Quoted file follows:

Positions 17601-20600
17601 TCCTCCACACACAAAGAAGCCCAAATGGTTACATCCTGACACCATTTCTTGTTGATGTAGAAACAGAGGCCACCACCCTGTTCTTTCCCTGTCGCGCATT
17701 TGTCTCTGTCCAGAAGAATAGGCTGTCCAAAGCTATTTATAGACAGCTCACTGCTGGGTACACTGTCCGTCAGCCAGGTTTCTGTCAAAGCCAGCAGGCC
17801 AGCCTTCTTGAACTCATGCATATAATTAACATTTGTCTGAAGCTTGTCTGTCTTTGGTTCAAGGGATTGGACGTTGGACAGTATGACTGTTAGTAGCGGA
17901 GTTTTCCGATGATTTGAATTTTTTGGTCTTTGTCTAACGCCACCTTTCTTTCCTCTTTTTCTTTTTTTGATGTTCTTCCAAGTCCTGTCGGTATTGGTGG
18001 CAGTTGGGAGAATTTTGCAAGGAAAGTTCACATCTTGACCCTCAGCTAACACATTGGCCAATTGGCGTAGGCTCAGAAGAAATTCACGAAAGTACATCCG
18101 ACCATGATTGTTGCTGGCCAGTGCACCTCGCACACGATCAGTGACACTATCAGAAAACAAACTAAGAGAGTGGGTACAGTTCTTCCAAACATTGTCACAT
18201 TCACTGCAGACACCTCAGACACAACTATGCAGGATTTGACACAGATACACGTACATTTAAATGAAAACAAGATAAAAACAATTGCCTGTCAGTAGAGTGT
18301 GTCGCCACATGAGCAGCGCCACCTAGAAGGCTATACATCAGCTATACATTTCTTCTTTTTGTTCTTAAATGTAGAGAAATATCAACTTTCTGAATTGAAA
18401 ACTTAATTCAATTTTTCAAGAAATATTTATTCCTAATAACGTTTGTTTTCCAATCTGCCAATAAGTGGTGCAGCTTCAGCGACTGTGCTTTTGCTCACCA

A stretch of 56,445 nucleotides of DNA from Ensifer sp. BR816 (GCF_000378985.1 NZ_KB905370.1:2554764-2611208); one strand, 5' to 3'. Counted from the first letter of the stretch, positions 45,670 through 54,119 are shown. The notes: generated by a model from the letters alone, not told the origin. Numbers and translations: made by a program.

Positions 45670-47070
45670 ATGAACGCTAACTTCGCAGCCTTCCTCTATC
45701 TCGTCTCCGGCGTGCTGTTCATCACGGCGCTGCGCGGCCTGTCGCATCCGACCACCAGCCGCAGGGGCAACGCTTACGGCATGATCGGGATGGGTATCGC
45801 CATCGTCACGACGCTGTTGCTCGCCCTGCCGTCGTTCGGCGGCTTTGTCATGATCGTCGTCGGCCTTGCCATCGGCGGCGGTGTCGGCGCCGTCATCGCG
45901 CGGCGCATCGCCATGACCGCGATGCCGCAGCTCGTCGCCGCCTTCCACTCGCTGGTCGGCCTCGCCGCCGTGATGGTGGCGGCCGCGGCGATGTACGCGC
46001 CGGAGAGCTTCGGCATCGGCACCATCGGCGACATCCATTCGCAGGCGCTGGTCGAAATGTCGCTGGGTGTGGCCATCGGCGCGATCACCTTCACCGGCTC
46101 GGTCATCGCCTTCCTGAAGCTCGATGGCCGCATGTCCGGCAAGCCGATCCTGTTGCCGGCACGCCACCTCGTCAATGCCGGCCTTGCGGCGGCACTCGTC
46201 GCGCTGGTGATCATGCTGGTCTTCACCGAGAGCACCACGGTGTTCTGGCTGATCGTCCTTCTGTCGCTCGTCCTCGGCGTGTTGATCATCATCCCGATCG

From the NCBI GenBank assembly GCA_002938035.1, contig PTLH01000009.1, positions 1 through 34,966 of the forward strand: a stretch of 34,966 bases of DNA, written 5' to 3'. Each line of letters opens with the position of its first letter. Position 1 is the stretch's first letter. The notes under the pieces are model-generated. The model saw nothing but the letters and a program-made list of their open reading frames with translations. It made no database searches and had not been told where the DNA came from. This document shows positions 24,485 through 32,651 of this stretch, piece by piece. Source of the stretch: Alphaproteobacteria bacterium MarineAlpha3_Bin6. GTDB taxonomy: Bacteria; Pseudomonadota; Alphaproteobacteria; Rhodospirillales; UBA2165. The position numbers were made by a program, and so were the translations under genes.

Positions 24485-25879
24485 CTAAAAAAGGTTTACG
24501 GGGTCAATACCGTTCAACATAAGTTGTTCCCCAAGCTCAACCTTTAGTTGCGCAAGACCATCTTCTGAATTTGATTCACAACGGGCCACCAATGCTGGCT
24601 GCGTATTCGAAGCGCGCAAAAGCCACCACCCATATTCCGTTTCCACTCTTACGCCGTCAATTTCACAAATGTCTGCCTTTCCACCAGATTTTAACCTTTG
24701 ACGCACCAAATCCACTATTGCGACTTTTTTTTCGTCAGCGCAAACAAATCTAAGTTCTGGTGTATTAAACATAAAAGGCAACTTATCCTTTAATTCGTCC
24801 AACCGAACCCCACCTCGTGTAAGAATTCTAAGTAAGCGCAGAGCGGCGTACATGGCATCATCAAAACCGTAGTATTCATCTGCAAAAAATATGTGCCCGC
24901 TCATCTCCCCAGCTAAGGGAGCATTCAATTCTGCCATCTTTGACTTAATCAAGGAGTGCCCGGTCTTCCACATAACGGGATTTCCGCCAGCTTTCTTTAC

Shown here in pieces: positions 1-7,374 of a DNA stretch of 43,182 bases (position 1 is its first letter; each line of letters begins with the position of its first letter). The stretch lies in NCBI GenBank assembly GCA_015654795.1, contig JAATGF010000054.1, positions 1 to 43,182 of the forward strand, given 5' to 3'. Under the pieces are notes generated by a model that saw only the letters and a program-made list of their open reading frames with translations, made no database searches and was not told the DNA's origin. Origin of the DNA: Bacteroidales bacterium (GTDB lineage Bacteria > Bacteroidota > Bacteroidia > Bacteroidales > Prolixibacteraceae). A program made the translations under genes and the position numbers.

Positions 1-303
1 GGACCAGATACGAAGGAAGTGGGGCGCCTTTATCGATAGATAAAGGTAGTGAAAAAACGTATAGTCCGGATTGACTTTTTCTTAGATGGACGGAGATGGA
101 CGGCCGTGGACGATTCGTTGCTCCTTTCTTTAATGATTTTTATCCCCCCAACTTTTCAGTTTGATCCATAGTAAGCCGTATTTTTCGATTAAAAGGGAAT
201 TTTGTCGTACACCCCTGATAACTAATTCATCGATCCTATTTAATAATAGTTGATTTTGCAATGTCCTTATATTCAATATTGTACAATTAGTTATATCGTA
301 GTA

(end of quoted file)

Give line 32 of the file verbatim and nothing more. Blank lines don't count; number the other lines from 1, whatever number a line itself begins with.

201 TTTGTCGTACACCCCTGATAACTAATTCATCGATCCTATTTAATAATAGTTGATTTTGCAATGTCCTTATATTCAATATTGTACAATTAGTTATATCGTA